Changes Due to New EU Data Protection Regulations – DSGVO

  • New EU regulation on data protection will come into force as early as May 2018
  • Data collectors and traders facing difficult times
  • Why the eBlocker remains indispensable

Annoying and dangerous: As soon as you look at flights on the Internet, other sites are teeming with travel offers minutes later. And it is not unusual for attractive people to compete for a meeting on advertising banners, who allegedly live directly in the neighborhood. Coincidence? No! Almost all websites spy on visitors and create detailed personality profiles. At least the European Union (EU) plans to put an end to this soon and wants to improve data protection on the web significantly. Two new laws are to come into force in the course of the year: the basic EU data protection regulation and the ePrivacy regulation. And they have it in itself – for web browsing, a lot will change, as eBlocker founder Christian Bennefeld explains in the following.

EU Data Protection Ordinance replaces Federal Data Protection Act

The basic EU data protection regulation (DSGVO), which contains general rules for the protection of personal data, was adopted as early as 2016. From May 2018, it replaces the current Federal Data Protection Act (BDSG) and the Telemedia Act (TMG). The newly created European data protection law does not change everything – but a lot. It strengthens the rights of consumers in many points – and is beyond that no longer a toothless tiger. Instead of a maximum fine of 300,000 euros as in the BDSG, completely different house numbers are threatened if the DSGVO is violated. Penalties of up to 20 million euros or up to 4 percent of a company’s total worldwide annual sales are now possible.

The most important points:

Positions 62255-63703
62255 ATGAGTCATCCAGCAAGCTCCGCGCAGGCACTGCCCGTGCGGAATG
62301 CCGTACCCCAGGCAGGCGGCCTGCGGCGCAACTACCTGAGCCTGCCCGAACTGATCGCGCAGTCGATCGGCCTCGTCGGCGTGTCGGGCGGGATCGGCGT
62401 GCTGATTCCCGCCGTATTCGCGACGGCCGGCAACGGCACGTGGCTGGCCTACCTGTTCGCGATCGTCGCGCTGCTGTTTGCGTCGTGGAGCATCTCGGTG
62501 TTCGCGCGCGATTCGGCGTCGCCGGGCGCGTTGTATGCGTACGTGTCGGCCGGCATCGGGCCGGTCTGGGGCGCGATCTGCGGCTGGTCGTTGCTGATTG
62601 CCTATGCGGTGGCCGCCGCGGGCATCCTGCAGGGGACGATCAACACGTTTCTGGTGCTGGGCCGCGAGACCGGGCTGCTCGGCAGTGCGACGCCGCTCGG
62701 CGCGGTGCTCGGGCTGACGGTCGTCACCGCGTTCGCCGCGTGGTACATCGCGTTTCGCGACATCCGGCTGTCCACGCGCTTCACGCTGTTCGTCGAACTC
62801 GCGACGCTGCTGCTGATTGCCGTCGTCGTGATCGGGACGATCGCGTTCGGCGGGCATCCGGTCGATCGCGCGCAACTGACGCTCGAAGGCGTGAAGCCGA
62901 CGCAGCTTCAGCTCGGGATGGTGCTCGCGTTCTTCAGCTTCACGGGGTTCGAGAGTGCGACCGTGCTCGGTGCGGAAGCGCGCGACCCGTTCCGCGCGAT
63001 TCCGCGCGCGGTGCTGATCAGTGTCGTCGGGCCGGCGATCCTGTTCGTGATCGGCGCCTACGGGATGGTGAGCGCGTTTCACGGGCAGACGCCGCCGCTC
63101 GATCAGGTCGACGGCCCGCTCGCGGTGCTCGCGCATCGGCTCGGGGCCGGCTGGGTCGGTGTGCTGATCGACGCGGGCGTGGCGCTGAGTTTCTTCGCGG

Reservation of consent:

The tacit consent to the collection of data is no longer sufficient; from May, this consent will be given in accordance with strict guidelines. Surfers must explicitly give their consent to the processing of personal data concerning them for one or more specific purposes.

Companies must inform their customers of the legal basis for processing the data, the purpose, the duration of storage, the criteria for the duration of storage or the passing on to contract data processors. Information on information, revocation and deletion of personal data is obligatory.

Last but not least, the operator must be able to prove at any time that the user has given his consent to the processing of personal data.

However, it is still unclear how the requirement of consent should look in practice. One thing is clear: web browsers must either allow or forbid each site operator to process personal data. It will not go on without a decision to that effect. It is unlikely that the new regulation will lead to pages of instructions on every website, which hardly any user goes through and bypasses unread. After all, the legislator demands an “informed consent” that everyone should understand without long reading. Therefore, various check boxes, selection settings per click or similar are more realistic.

No Pairing: